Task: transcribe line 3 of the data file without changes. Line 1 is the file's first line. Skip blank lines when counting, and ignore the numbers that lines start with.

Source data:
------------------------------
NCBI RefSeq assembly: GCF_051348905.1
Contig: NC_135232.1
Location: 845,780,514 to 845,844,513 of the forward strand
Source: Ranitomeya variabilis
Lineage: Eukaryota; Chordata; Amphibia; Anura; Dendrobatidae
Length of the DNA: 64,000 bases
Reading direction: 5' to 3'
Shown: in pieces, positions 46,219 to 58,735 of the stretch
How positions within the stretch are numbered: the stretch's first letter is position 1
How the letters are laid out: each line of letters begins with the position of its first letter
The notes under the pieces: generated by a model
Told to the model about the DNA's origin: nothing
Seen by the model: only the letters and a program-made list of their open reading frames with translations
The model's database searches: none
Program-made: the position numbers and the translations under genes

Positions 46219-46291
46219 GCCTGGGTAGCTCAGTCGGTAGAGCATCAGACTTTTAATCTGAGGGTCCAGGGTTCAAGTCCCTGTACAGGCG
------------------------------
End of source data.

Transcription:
Location: 845,780,514 to 845,844,513 of the forward strand